Once Upon a Time in Birmingham: Philip Martin’s Gangsters

Gangsters copy

WARNING: This piece features spoilers for the BBC TV series Gangsters. It was made in 1978, so you’ve had fair warning in the past 40 years, but if you do wish to watch it unspoilt, kindly do so before reading the following. Cheers!

There are certain pieces of television that are absolutely of their time, so unique and perfect that they cannot, and should not, be emulated: The Prisoner, I, Claudius, Edge of Darkness, Our Friends in the North and – though it’s nowhere near as well known as the others I’ve listed – Philip Martin’s 1978 BBC series Gangsters. Over a pilot film and two six-part series, Gangsters told of a power struggle among multiracial gangs in mid-70s Birmingham, but it was no dry and conventional crime series; Gangsters took every opportunity to break free of the accepted format of such TV dramas. By the time it reached its powerful conclusion in 1978, it’s safe to say that Gangsters was unlike anything that had been seen on TV before or since.

Gangsters started as a 110-minute episode of the BBC’s Play for Today series, telling the story of ex-SAS man John Kline (Maurice Colbourne) who had tried to start a nightclub in Birmingham only to be dragged into the seedier side of the city. He has spent four years in prison for the manslaughter of a small-time gangster who was trying to extort money from the club and emerges to find that the gangster’s brother Rawlinson (played by the author Philip Martin) is now in charge of the city’s underworld. Rawlinson is in cahoots with Asian (for the benefit of non-British readers, I’m using ‘Asian’ in the UK context: Indian, Pakistani, Bangladeshi etc) crime lord Aslam Rafiq (Saeed Jaffrey) and the two are running a drug importation and people trafficking operation.

When Rawlinson hears that his brother’s killer is loose, he wants revenge, but Rafiq is against the idea, thinking that it will draw attention to their criminal activities. Instead, Rawlinson seeks the assistance of a gang of West Indian thugs led by Malleson (Paul Barber) and even drafts in his junkie girlfriend Anne Darracott (Elizabeth Cassidy) to try and seduce Kline. All that Kline wants, however, is to get the hell out of Birmingham – but first he needs the £30,000 that is owed to him by Macavoy (Paul Antrim), his former partner in the Maverick Club. Macavoy doesn’t want to pay up and is quite happy to sell Kline out to his enemies. Meanwhile, a policeman called Khan (Ahmed Khalil), who is under deep cover with the Rafiq mob, attempts to enlist Kline to get him closer to Rawlinson’s side of the operation.

The pilot film ends with probably the most spectacular car chase that you’ll ever see in a British cop show, with the Birmingham authorities giving permission for set-ups that would have cost 10 times as much to film in London! Rawlinson is drowned in the canal by Kline after an epic punch-up and Malleson is injured and taken into custody. Khan sees Kline kill Rawlinson, but withholds the information as leverage towards using him in future underworld stings. The Play for Today Gangsters was not intended as a pilot for a series, but it was nevertheless popular enough for a 6-part series to be commissioned for transmission in 1976.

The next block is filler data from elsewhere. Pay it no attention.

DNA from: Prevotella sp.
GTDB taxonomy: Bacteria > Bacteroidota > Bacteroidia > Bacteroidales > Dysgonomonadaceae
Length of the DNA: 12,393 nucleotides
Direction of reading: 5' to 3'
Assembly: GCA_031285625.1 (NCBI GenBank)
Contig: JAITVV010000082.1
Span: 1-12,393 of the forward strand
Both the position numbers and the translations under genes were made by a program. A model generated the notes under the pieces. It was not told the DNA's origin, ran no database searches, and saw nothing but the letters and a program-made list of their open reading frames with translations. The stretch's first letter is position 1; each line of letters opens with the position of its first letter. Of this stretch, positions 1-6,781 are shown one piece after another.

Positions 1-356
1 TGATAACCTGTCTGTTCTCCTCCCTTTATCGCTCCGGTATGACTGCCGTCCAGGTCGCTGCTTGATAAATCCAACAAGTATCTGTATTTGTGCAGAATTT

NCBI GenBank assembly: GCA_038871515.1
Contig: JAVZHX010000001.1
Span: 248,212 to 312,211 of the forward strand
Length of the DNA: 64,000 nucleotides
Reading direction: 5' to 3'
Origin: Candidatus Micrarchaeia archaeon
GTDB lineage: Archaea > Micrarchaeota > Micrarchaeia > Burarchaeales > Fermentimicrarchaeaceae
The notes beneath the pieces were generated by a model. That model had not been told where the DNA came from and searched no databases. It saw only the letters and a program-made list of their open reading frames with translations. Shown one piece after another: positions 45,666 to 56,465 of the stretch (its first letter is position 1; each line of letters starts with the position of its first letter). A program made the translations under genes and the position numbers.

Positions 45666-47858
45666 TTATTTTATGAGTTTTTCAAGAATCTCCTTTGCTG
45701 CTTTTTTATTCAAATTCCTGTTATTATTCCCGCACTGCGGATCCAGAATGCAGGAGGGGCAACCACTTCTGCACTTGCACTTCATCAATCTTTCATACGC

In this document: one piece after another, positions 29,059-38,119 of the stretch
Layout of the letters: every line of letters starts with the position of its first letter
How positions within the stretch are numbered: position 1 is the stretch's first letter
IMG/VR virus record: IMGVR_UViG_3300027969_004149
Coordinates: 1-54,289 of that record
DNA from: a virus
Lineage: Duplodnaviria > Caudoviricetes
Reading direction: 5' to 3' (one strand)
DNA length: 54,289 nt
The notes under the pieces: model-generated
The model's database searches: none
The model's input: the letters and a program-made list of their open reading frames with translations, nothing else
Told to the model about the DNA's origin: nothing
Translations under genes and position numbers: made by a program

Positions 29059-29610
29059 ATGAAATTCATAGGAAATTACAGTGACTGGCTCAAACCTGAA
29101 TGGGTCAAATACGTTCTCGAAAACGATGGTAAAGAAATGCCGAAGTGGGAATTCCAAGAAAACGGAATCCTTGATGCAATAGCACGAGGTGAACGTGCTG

In the first full series of Gangsters, Rawlinson is dead, leaving a power vacuum in Birmingham. The various gangs aspire to fill that void, including Rafiq’s Asian mob, Malleson’s West Indian mob and Macavoy, who runs an Irish gang with IRA connections. There is no English gang at this time, so Khan blackmails Kline into stepping up to a position of power, with a view to bringing down the drug running and people smuggling operations that are being operated primarily by Rafiq And his right-hand man Kuldip (memorably portrayed with unhinged relish by Paul Satvendar). When Macavoy is killed, his IRA associates disappear like ghosts, leaving only Rafiq, Malleson and Kline in the running. Although his intention is to get out of it, Kline slowly finds himself being pulled into the gangland scene.

Elizabeth Cassidy returns as Anne, who is struggling to get clean of her drug addiction and is recruited by Kline, initially as an underworld contact, but increasingly as a lover. In the play, Kline was in a relationship with a stripper who was killed by Malleson; now her sister Sarah Gant (Alibe Parsons) has flown in from America and is gunning for Kline, who she wrongly believes to have been responsible. When she realises the error of her ways, she teams up with Kline and Khan to bring down Malleson, who is now more active than ever.

When Rafiq realises that the Managing Director of the consortium for whom his is organising the people smuggling operation is a far-right politician, planning to fill Birmingham with illegal immigrants in the hope of inciting racial hatred, he sells the entire consortium down the river to the police, including the head of the entire operation who turns out to be Khan’s superior. In a climactic chase through underground tunnels, Malleson is electrocuted whilst trying to escape from Khan and Kline.

Gangsters was incredibly popular with not only white viewers, but also black and Asian ones. The character of Khan made the series particularly attractive to an Asian audience; not only is he the nominal hero of the series (Kline is more of an antihero), but he also gets a whole subplot of his own when he becomes romantically involved with the wife of a Sikh man who was deported in the pilot episode. She is Indian and he is Pakistani, which adds to the scandal of it all, and when her husband finds a way to return to the UK… well, you can imagine that he’s not best pleased. It’s very evocative of the kind of torrid melodrama that was coming out of Bollywood at the time, so you can see why a first generation Asian immigrant, who will have been more used to this kind of drama than most of what was on British TV in 1976, will have been attracted to it. For a white writer, Philip Martin certainly knew how to court the multi-racial audience.

If you showed Gangsters today, however, the story would be quite different, because a lot of the language and references would be simply unacceptable to that same multi-racial audience. It was brutally frank, even in its day, but it made no pretence at white-washing (pun only partly intended) the fact that this was the way Britain was in the mid-70s. This was a different world and it’s hard to judge it by today’s standards. The Play for Today opens with a scene of two nightclub comedians – one white and one Asian – who both tell jokes that would be utterly unacceptable in the 21st century; yet the genuine footage of the audience, which includes both Asian and West Indian members, shows them laughing at this material. But even then it was offensive, and Philip Martin implicitly acknowledges in his script that it was offensive! From a modern perspective, it’s a very difficult to understand exactly what was going on in society in those days.